Posted on October 31st, 2014 by Rachel
Happy Halloween, blog readers! I’d thought of featuring some of our photograph collections in honor of the holiday, but many great images of costumed Halloween celebrants were posted last year – so instead I’ll go in a different direction, with a seemingly costume-y (or even frightening) artifact that actually has a sweet story behind it.
Edmund Kahn (1881-1955), from Centreville, Maryland, attended the University of Maryland dental school in the early 1900s. According to family stories, Edmund the student was dating a young woman from Baltimore, Gertrude Fried (1882-1954). When the time came to pop the question, he was unable to afford a traditional engagement ring; instead, he made one himself, representative of his future profession: a small ring of red Plasticine with a gleaming fake molar in place of a gemstone.
Eventually, the story continues, Edmund proposed again with a ‘real’ ring. He graduated from dental school in 1904; he and Gertrude were married at the Madison Avenue Temple, Baltimore, on December 22, 1907. Dr. Kahn went on to practice dentistry in West Baltimore – sharing an office with his brother Howard, a physician – for over fifty years.
Left: Edmund Kahn, 1904 (JMM 1990.191.011). Right: Gertrude Fried with her brother Hiram, 1889 (JMM 1990.191.008).
In his 1904 graduation portrait, above left, Edmund Kahn’s expression is serious and studious – not necessarily the kind of guy you’d expect to give his girlfriend a handmade novelty ring. Gertrude Fried, however (above right in Atlantic City, NJ, 1889), has the rather mischievous, ready-to-be-amused look of someone who might enjoy showing off a molar ring to her friends.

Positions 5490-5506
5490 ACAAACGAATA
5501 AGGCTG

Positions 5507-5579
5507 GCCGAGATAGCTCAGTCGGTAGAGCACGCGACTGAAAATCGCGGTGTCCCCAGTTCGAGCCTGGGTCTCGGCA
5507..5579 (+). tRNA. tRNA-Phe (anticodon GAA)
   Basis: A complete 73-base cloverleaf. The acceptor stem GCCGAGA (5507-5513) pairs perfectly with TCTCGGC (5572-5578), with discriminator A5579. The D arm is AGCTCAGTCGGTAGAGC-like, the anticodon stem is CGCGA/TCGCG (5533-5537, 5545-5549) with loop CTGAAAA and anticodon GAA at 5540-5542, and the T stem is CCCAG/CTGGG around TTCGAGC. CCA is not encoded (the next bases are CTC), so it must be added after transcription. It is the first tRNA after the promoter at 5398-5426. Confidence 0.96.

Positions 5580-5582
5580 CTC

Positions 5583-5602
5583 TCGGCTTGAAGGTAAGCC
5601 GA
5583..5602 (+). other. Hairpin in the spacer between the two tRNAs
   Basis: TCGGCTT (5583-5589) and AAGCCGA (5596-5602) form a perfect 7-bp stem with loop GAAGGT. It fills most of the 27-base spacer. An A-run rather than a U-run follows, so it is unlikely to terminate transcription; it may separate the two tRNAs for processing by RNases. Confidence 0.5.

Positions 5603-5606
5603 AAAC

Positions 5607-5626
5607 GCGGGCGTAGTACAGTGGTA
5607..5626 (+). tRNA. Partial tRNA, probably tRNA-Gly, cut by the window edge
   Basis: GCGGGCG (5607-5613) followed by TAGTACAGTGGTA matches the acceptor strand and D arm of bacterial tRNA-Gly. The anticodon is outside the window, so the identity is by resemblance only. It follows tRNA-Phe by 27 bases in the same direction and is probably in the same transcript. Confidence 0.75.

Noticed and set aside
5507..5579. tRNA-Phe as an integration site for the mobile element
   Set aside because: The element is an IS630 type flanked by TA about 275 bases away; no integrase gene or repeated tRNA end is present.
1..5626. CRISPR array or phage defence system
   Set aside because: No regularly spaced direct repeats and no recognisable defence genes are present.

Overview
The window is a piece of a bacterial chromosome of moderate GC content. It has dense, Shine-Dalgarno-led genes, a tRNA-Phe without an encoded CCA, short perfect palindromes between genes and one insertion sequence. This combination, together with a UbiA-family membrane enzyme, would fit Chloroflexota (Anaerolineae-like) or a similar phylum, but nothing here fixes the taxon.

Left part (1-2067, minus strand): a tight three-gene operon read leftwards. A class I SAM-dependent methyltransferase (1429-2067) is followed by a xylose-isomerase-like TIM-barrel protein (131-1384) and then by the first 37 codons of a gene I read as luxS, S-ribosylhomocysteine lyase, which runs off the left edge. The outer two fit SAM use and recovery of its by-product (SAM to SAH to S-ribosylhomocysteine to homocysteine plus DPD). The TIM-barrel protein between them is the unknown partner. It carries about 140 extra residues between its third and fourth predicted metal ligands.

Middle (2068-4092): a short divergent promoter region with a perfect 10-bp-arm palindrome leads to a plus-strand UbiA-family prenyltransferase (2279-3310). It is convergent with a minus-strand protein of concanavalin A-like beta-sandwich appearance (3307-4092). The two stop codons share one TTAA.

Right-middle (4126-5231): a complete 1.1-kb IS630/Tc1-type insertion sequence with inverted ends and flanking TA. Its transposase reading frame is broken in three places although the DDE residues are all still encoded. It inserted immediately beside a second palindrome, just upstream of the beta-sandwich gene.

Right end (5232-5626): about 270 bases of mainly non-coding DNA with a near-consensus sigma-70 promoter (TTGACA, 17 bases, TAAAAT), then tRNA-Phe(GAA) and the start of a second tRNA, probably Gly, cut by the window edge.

The ring is well-crafted; even if there was a convenient model tooth lying around after class, time and effort went into making the band itself. In other words, this wasn’t a spur-of-the-moment creation or gift. Perhaps the idea was based on an inside joke the two shared, or maybe it was a complete surprise. We don’t know how the proposal(s) went down, or if Gertrude ever really wore the ring. Nonetheless we know it was important enough that the family saved it, and the story that went with it, for many years. Eventually Janice Kahn Friedman, Edmund and Gertrude’s daughter, donated the ring to the JMM, along with other family pieces.
…This post got away from the intended Halloween-factor pretty quickly. Let’s bring it back: First, why is the ring that nice reddish color? Take a look at its cousin, a small partial plate also made by Edmund Kahn, for the answer: gum-colored Plasticine was easily to hand, apparently.
Left: JMM 1991.035.023; right: JMM 1991.035.024
And here’s a detail view of a rather macabre photograph from our collections, showing Edmund Kahn’s dental school class posed around an (occupied) autopsy table in 1904. For the occasion, the students added a cheerful skull-and-crossbones motif to the fronts of their smocks, and someone has caused the lab’s anatomical skeleton to strike a pose. Edmund is at the far right; in this setting, he looks more like a person who would make his girlfriend a tooth ring.
Detail view of JMM 1991.035.020e
Still not scary enough for you? Try an internet image search for “antique teeth” or “partial plate.” And then call your dentist.